UK farmers to march on London tomorrow in protest over low prices
Over 1,000 UK farmers prepare to march on London tomorrow to highlight the challenges they face due to low prices.
The farmers plan to present a letter to Prime Minister David Cameron at Number 10 outlining their concerns for the industry.
The number of UK farmers involved in dairying has halved in the last 10 years, to around 10,000 today.
UK dairy farmers incomes saw their incomes fall by 5% a report last year showed and low milk prices were attributed to the drop.
NFU chief dairy adviser Sian Davies said the vast majority of UK dairy farmers are still hoping the market will improve in the short-term – but that isn’t going to happen. “We need to help them plan to survive the next 12 months.”
‘We could learn from Irish farming’
Organising the protest is the Farmers for Action group whose Chairman, David Handley, has said that the UK should to be learning how to promote its food from Ireland.
“Ireland has been very good at promoting and selling its products. It’s light-years ahead of this side of the water. We’ve just sat on our arses here.
“In Ireland, politicians are passionate about farming. Here they want to hide from it.”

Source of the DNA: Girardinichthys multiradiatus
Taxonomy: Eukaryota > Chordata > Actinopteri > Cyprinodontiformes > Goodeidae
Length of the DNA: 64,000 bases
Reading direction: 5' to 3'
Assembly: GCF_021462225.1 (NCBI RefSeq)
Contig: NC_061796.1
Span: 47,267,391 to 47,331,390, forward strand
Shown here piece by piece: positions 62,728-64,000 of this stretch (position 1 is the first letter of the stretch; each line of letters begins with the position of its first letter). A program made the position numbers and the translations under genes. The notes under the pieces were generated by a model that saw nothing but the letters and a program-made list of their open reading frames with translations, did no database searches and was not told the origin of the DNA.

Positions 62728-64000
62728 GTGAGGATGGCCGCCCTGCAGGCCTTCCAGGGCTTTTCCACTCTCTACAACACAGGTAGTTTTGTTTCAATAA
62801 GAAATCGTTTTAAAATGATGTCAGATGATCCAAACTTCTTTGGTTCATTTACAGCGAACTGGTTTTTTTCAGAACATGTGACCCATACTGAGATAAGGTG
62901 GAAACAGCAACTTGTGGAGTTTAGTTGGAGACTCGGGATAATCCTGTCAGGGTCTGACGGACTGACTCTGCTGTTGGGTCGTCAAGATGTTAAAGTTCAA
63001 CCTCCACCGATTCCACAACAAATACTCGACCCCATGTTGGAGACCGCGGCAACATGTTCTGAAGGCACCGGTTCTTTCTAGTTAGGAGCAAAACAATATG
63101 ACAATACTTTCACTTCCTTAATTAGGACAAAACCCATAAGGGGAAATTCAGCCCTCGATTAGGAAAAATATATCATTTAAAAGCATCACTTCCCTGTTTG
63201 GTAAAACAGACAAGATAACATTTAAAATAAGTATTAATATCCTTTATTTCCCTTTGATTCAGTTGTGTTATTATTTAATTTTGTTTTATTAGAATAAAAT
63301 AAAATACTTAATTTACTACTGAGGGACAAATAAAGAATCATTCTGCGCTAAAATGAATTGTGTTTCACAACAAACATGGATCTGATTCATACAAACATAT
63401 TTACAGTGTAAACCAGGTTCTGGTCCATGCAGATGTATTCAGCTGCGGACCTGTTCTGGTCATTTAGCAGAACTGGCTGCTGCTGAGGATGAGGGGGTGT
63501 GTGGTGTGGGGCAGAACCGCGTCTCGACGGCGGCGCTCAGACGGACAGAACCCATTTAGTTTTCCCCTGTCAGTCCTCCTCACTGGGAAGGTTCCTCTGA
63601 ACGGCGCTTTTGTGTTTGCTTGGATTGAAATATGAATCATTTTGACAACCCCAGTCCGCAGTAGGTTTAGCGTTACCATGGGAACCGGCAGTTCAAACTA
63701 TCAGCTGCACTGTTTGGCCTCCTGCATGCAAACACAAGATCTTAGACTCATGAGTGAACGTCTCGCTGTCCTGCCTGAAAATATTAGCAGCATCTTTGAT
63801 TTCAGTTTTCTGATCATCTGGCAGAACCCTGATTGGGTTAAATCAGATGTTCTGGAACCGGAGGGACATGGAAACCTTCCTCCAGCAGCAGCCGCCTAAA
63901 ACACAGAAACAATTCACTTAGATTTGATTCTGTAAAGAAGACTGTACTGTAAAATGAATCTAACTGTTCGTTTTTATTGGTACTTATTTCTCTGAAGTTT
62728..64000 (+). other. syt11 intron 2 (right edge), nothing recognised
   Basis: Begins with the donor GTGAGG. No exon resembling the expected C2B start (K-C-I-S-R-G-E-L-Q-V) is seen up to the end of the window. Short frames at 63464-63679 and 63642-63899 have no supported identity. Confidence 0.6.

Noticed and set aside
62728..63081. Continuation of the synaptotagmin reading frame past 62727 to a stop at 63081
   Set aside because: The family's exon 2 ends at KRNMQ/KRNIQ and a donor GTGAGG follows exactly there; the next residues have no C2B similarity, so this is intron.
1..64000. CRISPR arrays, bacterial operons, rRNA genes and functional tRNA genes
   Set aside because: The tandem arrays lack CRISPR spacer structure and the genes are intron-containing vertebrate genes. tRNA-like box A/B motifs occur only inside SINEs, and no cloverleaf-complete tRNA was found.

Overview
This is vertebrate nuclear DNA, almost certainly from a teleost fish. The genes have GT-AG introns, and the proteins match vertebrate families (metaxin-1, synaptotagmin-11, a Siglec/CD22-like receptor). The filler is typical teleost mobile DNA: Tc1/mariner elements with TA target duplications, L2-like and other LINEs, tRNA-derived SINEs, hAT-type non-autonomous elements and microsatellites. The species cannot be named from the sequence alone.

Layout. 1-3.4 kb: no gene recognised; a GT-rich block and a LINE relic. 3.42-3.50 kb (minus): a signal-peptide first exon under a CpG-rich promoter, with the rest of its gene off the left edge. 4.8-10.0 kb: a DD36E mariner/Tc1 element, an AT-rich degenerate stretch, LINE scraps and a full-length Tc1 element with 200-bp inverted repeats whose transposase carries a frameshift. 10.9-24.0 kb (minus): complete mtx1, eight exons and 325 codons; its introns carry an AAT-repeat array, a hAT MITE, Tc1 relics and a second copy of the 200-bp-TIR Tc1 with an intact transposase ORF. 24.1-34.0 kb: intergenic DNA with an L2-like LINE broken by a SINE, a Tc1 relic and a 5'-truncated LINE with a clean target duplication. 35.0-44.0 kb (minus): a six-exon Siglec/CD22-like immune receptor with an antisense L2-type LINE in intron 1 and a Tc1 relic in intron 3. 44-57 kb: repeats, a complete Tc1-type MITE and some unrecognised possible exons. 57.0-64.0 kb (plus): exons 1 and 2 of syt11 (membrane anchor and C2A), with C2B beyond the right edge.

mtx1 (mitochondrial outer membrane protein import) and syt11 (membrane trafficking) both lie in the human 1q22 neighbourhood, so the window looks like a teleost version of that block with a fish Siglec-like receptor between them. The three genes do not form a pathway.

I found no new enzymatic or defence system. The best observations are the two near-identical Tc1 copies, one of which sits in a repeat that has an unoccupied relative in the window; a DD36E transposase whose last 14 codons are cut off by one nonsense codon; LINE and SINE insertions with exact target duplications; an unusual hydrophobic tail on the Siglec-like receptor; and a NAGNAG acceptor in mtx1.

UK farmers incomes
The letter being presented to Cameron, as well as highlighting the low prices farmers are receiving, will also touch upon the the lack of power given to the Grocery Code Adjudicator.
Earlier this year, an investigation by the adjudicator, Christine Tacon, found that Tesco was in breach of the legally-binding Groceries Supply Code of Practice (the Code) to protect groceries suppliers.
It emerged that retailer had acted unreasonably when delaying payments to suppliers.
Large dairies such as Muller, First Milk and Arla have cut their milk prices over the past 12 months.
Arla’s base milk price has fallen by 4p/L since April last year while Muller’s has fallen over 3p/L since April also.
Known as ‘Arla Directs’, the farmers supply around 40m litres of milk to the dairy annually. They now have until March next year to find a new buyer.
Exiting the industry
Two years ago, Handley said that he would quit dairying and exit the industry. While he hasn’t exited completely yet, he has scaled down his farm.
Speaking to Agriland he said that he is now down to 60 cows for milking, from 140. He also had young stock and a breeding operation – but that’s all gone now.
“If we’ve another price drop, exiting dairying won’t be a question. We’re haemorrhaging so much money.
“We invested heavily, we were told by the unions to grow for profit. Twelve months ago I was getting 28p/L (35.97c/L), now I’m getting 18p/L (23.1c/L).”
Handley has said that the farmers protesting on March 23 aren’t looking for money or hand-outs.
All sectors of agriculture in Britain are on their knees, the government has to come out with leadership.
“Do they expect British agriculture to operate in an open free market? Or do they want British food for British people and for exports?
“If that’s the case [the latter] they have to look at the criteria British farmers are working against.
“There are a lot of questions to be answered and that’s why we’re going to Downing Street.”